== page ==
How Military Personnel Can Be Survival Preppers

How Military Personnel Can Be Survival Preppers

Those people who are part of military service, you have unique constraints and obstacles to being a survival prepper.   This includes Army, Navy, Marines, Air Force, Coast Guard, and perhaps even merchant marine personnel.   Due to the obligations of your duties, it is very difficult to prepare for disaster events, when compared to civilians.  Civilians are free to conduct their affairs within the limits of the law, any time and anywhere.   Military personnel are very much constrained from being a survival prepper.   This article is to provide advice as to how Military personnel can be survival preppers.

When you are part of a branch of the military (and Coast Guard), you and your family live a nomadic life.  The military can and will move you around the world, often with limited notice.   In many relocations, you are unable to move your personal goods.   A Marine doing Embassy duty in Russia is likely unable to absorb the costs of moving their personal vehicle to Moscow.  Since military families move often, military families tend not to accumulate a lot of household stuff.

Cover the basics, provide lots of love, and have just a few toys for the children of the military.   As a result, military families are likely unable to store lots of disaster/survival supplies.   Having 20 super pails of rice and beans results in shipping these buckets around the country, around the world, as a military family relocates.    Also, being part of the military means not being rich.  No one gets rich by having a career in the military.  Military families live a modest middle-class life but always challenged in their personal finances.

Military families almost never have spare money at the end of the month for discretionary purchases.   Military families are often separated by the duties and tours of military personnel.  I have a family member who was in the US Navy aboard submarines.  That family member would leave, without notice, with no guidance provided upon the return date.   His family would need to conduct their daily affairs with the participation of the boomer.

Acknowledging the limitations placed upon military families against accumulating survival/disaster supplies, it must be recognized that military families are very vulnerable to disaster events.   Military families live near military bases.  Military bases are often located in isolated, remote locations.  Military bases may be targets for terrorists.   Military families are dependent upon the military supply chain.   Military supply chains can be interrupted no less than civilian supply chains.

Here are some recommendations for military families to obtain a measure of self-reliance and resiliency in a disaster, emergency situation.

1. Select a hometown to be your center point of your family’s planning.   Your designated hometown will be the place where you store much of your long-term supplies.  As you travel about the world, you’ll consider your designated hometown as the retreat location for your family.  How you select your designated hometown is a very personal decision.  You may select your hometown based on where you were raised, where your spouse was raised, where your parents or siblings live, where you have a lot of friends located, the place where you wish to retire, or any location that you simply love to be.

2. In your designated hometown, definitely obtain a rental storage unit.  This where you should store your long-term survival supplies.   Select a storage unit which is well-shaded from sunlight, so that your unit remains cool.  Even if you maintain a home or apartment while you are oversees, still maintain a rental storage unit, which is in walking distance from your permanent home.  Have the payment of your rental storage unit linked directly to your bank account, so that a payment is never missed.  Missing payments for a rental storage unit may result in you losing all the contents of your storage unit.   Security your rental storage unit with two circular, high-density locks.  These are very difficult to cut.  Example: Master Lock Round Padlock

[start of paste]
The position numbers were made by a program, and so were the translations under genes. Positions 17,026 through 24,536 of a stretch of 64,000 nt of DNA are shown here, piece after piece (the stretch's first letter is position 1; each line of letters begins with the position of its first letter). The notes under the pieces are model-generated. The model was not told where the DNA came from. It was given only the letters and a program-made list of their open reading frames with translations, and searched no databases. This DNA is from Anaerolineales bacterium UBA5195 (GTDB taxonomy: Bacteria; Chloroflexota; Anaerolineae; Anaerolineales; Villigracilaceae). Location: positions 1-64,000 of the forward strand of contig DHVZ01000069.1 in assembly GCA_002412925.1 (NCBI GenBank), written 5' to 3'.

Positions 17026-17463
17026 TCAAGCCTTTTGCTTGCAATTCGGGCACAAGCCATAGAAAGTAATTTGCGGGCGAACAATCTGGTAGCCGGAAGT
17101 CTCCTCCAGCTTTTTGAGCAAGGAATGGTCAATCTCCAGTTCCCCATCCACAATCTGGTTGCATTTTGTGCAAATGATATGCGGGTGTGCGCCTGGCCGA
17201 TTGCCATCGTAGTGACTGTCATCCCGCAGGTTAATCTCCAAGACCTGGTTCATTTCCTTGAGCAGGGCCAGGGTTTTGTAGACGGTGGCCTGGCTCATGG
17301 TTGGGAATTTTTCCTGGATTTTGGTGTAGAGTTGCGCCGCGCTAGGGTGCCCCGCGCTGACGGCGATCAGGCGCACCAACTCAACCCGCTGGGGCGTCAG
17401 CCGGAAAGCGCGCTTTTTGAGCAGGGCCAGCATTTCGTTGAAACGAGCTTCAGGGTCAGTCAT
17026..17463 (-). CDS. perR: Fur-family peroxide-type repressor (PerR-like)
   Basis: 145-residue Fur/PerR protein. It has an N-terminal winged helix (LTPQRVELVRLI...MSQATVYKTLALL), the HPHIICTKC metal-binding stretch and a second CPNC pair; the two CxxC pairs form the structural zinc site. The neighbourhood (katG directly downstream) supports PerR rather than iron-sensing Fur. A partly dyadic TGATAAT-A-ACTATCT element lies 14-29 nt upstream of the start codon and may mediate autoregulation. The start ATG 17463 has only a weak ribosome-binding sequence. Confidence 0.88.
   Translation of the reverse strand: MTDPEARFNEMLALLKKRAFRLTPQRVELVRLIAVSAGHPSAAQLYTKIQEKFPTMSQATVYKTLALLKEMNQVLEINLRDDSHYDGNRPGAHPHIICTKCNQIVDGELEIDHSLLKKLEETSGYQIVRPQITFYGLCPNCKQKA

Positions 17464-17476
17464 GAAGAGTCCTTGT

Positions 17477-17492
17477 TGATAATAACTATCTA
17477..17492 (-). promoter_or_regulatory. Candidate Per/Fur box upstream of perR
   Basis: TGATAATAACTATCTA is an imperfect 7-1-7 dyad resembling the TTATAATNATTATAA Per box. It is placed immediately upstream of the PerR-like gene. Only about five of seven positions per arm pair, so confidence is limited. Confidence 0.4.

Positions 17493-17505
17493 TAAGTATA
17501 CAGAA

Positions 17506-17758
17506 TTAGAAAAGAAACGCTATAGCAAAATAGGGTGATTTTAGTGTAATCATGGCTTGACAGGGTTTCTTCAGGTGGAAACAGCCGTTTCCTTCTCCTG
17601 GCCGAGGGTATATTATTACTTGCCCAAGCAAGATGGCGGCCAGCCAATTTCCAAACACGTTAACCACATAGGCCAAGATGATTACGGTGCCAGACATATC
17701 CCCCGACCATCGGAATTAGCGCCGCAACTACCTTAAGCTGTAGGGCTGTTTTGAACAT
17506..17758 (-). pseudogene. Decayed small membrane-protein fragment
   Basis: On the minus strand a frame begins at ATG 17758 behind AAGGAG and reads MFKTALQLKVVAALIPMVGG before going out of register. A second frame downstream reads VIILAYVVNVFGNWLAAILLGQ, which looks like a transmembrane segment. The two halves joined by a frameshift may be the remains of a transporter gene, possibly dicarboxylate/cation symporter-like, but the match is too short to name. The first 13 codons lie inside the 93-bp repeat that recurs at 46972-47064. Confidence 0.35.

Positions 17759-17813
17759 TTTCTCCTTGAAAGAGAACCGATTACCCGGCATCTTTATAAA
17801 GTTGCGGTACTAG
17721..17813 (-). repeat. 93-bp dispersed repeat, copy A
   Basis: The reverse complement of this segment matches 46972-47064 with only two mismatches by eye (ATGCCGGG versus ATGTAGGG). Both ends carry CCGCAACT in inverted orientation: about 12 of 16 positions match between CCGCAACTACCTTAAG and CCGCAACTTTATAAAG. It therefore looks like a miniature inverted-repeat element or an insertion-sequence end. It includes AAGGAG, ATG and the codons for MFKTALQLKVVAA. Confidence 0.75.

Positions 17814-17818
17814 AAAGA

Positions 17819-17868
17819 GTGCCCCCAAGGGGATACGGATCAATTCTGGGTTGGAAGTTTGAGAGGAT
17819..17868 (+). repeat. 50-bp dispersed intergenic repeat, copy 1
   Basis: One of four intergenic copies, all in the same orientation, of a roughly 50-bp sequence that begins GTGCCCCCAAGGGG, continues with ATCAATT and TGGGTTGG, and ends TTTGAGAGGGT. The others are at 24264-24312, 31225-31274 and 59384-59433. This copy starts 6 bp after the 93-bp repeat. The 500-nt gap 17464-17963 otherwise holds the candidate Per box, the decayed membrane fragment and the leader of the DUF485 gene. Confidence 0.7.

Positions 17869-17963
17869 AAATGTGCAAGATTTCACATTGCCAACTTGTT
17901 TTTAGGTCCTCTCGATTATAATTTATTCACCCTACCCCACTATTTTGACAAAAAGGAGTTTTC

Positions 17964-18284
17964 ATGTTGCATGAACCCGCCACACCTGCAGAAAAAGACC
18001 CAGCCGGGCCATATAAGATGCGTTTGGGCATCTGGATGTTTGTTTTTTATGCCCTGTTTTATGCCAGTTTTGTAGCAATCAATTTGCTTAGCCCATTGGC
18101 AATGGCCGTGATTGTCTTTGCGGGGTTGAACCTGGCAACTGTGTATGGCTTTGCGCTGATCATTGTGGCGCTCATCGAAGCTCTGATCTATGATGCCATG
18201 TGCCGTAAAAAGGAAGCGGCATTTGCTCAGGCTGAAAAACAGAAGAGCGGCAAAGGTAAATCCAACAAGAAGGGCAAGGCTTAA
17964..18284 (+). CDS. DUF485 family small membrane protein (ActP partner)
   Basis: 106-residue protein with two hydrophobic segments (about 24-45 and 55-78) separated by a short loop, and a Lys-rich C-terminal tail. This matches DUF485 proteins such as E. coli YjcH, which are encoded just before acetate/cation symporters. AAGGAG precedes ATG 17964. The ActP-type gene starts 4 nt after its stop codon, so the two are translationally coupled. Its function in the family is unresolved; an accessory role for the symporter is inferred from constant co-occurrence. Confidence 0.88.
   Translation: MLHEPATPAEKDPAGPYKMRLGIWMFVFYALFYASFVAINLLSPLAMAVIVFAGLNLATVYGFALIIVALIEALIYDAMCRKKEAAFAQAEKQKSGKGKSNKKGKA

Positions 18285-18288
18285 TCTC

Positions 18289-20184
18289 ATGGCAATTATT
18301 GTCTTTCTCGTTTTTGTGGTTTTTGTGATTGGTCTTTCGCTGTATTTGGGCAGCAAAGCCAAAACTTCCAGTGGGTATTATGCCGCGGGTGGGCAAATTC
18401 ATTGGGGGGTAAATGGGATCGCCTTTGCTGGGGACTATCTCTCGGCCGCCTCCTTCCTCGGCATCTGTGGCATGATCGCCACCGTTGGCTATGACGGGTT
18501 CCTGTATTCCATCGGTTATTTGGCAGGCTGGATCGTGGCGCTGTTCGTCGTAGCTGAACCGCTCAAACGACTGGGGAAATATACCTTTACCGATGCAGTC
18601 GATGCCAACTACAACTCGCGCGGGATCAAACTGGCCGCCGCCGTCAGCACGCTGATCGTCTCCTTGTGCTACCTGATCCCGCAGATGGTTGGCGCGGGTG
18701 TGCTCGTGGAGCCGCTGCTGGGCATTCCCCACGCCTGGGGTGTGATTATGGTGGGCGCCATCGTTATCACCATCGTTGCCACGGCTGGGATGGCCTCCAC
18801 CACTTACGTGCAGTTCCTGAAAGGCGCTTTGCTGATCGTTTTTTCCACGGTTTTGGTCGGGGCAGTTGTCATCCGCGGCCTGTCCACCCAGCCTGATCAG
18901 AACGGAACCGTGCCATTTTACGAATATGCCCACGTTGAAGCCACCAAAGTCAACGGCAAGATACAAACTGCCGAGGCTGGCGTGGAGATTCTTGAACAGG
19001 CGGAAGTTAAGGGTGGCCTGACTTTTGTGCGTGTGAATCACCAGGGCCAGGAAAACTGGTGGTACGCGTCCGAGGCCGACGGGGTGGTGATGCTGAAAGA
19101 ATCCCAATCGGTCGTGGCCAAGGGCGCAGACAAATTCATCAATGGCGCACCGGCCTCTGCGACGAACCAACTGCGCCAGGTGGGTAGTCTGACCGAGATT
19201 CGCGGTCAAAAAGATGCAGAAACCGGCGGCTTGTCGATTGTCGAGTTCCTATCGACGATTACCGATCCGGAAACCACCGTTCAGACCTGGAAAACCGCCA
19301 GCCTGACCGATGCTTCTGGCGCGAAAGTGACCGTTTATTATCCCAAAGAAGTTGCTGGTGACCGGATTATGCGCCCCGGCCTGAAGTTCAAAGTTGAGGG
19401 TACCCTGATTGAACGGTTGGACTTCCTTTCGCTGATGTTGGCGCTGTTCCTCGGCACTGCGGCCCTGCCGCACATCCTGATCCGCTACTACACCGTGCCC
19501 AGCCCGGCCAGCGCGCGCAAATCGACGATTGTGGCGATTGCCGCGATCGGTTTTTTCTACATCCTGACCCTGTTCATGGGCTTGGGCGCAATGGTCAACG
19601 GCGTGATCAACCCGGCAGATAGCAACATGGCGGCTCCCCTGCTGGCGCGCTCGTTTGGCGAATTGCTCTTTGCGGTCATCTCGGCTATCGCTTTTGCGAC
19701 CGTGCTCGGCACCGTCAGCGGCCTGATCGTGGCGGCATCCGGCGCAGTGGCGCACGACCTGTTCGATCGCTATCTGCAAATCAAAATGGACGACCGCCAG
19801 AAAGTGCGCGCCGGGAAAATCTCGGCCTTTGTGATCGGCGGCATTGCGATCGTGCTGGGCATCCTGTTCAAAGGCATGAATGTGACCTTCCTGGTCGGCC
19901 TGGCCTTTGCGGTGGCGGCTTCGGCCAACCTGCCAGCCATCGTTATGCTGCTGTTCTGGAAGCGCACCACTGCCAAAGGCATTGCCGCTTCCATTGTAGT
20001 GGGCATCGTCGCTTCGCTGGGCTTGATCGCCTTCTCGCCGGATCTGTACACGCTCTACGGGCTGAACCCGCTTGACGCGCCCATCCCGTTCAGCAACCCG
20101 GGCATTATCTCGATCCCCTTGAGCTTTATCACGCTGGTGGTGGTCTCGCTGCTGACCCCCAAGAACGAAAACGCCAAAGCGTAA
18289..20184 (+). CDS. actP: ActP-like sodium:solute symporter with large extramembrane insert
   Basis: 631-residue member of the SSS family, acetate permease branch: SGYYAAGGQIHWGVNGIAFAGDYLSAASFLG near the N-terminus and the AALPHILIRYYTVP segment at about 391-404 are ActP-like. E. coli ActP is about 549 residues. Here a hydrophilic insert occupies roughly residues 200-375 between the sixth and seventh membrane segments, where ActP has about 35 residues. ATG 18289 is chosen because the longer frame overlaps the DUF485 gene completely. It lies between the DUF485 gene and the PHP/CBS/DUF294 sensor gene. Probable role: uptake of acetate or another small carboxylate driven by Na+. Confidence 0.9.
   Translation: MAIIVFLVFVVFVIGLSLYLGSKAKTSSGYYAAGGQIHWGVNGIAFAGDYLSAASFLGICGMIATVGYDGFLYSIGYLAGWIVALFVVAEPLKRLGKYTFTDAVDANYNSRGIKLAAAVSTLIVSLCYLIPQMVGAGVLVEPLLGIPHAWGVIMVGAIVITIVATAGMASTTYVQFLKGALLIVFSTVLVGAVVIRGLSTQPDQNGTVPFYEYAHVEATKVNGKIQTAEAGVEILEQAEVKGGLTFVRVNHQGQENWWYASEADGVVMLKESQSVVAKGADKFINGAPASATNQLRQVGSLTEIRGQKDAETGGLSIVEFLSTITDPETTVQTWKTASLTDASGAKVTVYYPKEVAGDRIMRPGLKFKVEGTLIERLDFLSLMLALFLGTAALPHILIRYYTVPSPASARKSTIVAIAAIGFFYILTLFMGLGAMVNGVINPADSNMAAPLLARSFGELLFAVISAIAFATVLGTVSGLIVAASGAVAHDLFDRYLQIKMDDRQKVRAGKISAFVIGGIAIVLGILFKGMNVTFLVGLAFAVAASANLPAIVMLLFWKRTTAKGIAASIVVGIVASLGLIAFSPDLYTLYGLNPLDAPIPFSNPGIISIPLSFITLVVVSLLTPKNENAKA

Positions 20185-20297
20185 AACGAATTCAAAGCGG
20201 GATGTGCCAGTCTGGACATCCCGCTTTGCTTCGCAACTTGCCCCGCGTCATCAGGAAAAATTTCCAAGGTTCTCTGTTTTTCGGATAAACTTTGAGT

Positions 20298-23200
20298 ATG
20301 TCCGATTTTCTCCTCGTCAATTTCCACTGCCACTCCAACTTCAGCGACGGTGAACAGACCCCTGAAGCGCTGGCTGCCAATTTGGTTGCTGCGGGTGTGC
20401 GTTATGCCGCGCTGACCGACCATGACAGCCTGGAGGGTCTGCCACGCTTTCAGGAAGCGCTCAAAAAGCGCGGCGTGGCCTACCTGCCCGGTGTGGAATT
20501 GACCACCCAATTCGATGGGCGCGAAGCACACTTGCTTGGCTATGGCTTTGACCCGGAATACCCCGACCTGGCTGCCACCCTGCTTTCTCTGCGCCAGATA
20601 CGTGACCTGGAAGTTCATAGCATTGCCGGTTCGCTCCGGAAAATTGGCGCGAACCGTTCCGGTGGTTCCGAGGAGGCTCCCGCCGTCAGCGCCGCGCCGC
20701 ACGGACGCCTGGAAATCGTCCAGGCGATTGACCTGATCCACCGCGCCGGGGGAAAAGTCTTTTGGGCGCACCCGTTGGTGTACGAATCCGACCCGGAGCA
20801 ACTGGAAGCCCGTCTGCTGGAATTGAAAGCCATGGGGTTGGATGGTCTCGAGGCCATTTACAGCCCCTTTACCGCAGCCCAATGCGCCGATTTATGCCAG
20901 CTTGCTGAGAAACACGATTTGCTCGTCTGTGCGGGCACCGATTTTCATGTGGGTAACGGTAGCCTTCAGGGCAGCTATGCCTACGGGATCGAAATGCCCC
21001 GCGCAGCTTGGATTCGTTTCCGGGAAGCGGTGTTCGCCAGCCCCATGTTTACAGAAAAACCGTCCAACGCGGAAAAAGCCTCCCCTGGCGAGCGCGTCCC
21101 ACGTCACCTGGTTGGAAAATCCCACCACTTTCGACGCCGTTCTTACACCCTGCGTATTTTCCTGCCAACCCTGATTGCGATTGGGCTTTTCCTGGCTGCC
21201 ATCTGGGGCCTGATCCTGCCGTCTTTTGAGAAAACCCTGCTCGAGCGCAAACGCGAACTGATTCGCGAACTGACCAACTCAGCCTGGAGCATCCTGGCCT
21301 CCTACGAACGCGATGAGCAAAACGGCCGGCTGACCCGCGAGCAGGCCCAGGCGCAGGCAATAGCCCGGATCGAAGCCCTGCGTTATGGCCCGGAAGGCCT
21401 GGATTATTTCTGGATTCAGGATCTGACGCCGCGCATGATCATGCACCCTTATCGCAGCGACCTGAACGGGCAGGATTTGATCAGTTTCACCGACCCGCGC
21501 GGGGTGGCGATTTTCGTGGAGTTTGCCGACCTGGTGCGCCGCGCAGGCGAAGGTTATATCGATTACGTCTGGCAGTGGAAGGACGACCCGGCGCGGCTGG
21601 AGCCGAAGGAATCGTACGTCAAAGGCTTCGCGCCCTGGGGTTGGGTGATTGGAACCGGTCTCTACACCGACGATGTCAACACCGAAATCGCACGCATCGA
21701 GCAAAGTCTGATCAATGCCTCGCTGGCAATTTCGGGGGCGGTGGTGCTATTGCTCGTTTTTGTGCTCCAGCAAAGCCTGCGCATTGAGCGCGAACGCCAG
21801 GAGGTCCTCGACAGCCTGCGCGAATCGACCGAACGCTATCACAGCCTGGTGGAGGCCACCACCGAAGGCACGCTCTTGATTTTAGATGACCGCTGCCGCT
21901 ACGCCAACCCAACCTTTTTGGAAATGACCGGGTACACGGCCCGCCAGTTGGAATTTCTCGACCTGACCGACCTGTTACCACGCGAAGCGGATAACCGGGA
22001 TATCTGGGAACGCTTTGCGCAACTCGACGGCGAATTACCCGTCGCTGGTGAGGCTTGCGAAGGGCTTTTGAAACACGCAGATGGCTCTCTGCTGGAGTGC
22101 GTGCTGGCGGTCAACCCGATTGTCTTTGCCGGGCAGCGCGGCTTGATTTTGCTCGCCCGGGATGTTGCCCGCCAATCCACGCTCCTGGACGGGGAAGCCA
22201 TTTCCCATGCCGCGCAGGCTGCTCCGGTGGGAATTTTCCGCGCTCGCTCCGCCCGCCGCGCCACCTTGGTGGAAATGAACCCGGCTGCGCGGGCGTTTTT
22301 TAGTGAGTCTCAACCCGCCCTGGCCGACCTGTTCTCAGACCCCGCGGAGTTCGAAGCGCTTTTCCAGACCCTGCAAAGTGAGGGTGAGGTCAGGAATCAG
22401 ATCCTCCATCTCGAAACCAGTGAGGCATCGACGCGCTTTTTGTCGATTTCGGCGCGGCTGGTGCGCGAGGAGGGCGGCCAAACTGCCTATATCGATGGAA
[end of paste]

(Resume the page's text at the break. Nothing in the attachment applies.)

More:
3. Recommend that you keep a full camping kit in your survival supplies.  This includes a 4-season tent and outdoor quality sleeping bags for every family member.   If you are released from the military very suddenly due to an economic collapse, likely you will be drawing upon your survival supplies immediately.

4. During the Clinton Administration, there was a military draw-down.  Many folks, who thought they were about to have a long-term career in the military, suddenly found themselves without any job.   It is important during your military career to prepare for civilian employment.  Take advantage of very bit a possible training, including college courses, while you are in the military.  While you are away on duty, you’ll be able to take correspondent college courses (unless you are in an active combat zone).  Your military career will eventually end, one way or another.   Hopefully, you’ll be able to retire after your military career in good health.   In retirement, you likely have a lot of active years remaining, thus you would take up civilian employment.   Build your next career before you need your next career.

5. Take advantage of the Military Base PX to stock up on disaster and survival supplies.   Military PX are often highly subsidized.  Military personnel are not highly paid, so take advantage of the savings at the PX.

6. While Military families are not able to accumulate a year’s worth of stored food, due to likely relocation in the future, Military families should still try to accumulate at least 3 months of food.   Use the Military PX to stock up on canned and dried food, so that in the event of a disaster, military families are not immediately put at risk.   Military families are affected by hurricanes, tornadoes, floods, and blizzards, no less than civilians.

7. It is very difficult for Military families to save money.  But try to bank some money.   Utilized the Military savings programs to bank away a small amount of pay every month.   You will need a buffer of money for emergencies and to transition out of the military.

8. If you are single (not married, without children), then live the true military life.  Eat in Military canteens, not fast food.  Not junk food.   I know, Military food is not the best.  But you are single and flexible, so don’t spend your money.  Live in Military barracks.  Don’t blow your money on cars, motorcycles, booze, bars, and illicit relationships.  A young man or woman entering the military at age 18 can save enough money by age 22 to attend college.  Four years in the military and then four years in college will prepare you very well for life.   If you blow all your money when young, you have nothing left when you are old.